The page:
Skip to content

Green

“CG Computa Guard”, Bolton: green and gritty

"CG Computa Guard" burglar alarm, Bolton • Let me count the ways I love this. It suggests it's guarded by a computer. It's spelled groovily. It's green, which is unusual. It's square, and I like squares. It's got a really basic monogram, and I like those too. It's vintage. It's from Bolton, which sounds all gritty and Northern. It was on an escarpment of grandly decaying windswept buildings, in true gritty Northern fashion. It's rusty. And it's got a shield on. A total winner. • Spotted: St Georges Road, Bolton, Lancashire, BL1, England, 2010 • Politics: In the Labour constituency of Bolton North East
“CG Computa Guard”, Bolton: green and gritty

“Tara”, Kensington: venerable green shield

"Tara" burglar alarm, Kensington and Chelsea • Yet another take on the triangle, this venerable shield classifies as "uncommon" because it's used only by divisions of Banham, who must have taken over Tara at some point (they used to have really boring rectangular boxes with a very basic logo). You see many Taras in Kensington & Chelsea, so I liked to imagine the firm was named after some posh filly (eg Palmer Tomkinson) rather then the Scouse for goodbye – this one was even found in Cheval (ie horse) Place. But as pointed out in this comment, the Hill of Tara is an important Irish Neolithic site that was the mythical seat of Ireland's high kings – hence perhaps the green logo, which I'm rather partial to. • Spotted: Cheval Place, Kensington and Chelsea, London, SW7, England, 2010 • Politics: In the Conservative constituency of Kensington
“Tara”, Kensington: venerable green shield

“Crime Cure”, Bristol: vintage inverted pocket

"Crime Cure" burglar alarm, Bristol • This is an absolutely classic sounder, and it makes me chuckle every time I see it. I found it at eye level in downown Bristol, the city that never stops giving great burglar alarm gifts. Everything about it, from my shallow design-based point of view, is good: it's vintage metal; an unusual "inverted pocket" shape (though I have found one other); rare use of green; amusing name in bold modernist type; and a complex piece of heraldry incorporating eight popular security tropes in a tiny space, namely lions, keys, an eye, a padlock, some bars, a shield, a castle, and even a motto – "protect and deter". An internet search on "crime cure security" throws up firms in business listings all over the place, including Bristol, but as none have their own websites I'm assuming they're all defunct.• Spotted: High Street, Bristol, Avon, BS1, England, 2011 • Politics: In the Liberal Democrat constituency of Bristol West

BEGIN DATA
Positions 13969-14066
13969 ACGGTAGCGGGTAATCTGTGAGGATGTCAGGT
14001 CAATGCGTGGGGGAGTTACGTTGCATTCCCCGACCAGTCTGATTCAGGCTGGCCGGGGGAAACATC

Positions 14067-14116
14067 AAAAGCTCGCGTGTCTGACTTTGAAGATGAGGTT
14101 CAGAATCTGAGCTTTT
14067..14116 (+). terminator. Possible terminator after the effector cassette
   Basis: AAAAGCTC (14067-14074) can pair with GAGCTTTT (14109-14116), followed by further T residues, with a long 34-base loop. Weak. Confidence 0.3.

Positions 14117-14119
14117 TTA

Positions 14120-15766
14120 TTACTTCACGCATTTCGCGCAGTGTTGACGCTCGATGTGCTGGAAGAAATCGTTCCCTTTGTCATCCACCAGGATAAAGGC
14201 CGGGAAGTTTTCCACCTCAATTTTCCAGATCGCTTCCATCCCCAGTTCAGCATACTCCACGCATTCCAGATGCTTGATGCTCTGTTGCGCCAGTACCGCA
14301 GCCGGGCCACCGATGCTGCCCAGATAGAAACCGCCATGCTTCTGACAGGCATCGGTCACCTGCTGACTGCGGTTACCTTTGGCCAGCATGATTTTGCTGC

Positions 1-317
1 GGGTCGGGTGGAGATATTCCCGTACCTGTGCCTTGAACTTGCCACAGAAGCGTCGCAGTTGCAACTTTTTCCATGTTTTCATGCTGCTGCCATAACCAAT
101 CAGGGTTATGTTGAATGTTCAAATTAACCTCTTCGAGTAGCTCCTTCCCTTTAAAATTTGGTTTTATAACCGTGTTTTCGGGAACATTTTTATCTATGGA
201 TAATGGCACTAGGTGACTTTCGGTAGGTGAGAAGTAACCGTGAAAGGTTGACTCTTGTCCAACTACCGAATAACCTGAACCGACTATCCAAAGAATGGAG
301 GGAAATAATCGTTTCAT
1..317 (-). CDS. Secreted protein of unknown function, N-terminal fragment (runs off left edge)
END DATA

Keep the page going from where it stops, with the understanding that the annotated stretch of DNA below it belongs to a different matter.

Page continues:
“Crime Cure”, Bristol: vintage inverted pocket

“Grange”, Old Amersham: monkish manor

"Grange" burglar alarm, Old Amersham • Home, home on the grange – a popular place name in England, and originally denoting the farming estate of a monastery, of which there were once squillions. Henry VIII seized them all at the dissolution of the monasteries, then doled out the land to his noble chums, hence the term's continuing association with manors and country houses today. Posh Old Amersham is exactly the kind of place you'd associate with burglar alarm-studded Tudorbethan granges, though this excellent ancient design is probably too modern for local tastes. • Spotted: Town centre, Old Amersham, Buckinghamshire, HP7, England, 2006 • Politics: In the Conservative constituency of Chesham and Amersham
“Grange”, Old Amersham: monkish manor

Green alarms: a strangely unpopular hue

Burglar alarm colours: green • Apart from the brilliant old Computa Guard and the boring modern Classic, I have found no predominantly green boxes at all, and it's a rare colour in burglar alarm graphics in general (perhaps a niche for avant-garde security firms to exploit). Thus, out of necessity, this small selection includes not just self-coloured designs, but those which use even a modicum of green in their livery. • Below: some of the few alarms I've found which use a bit of green in their design
Green alarms: a strangely unpopular hue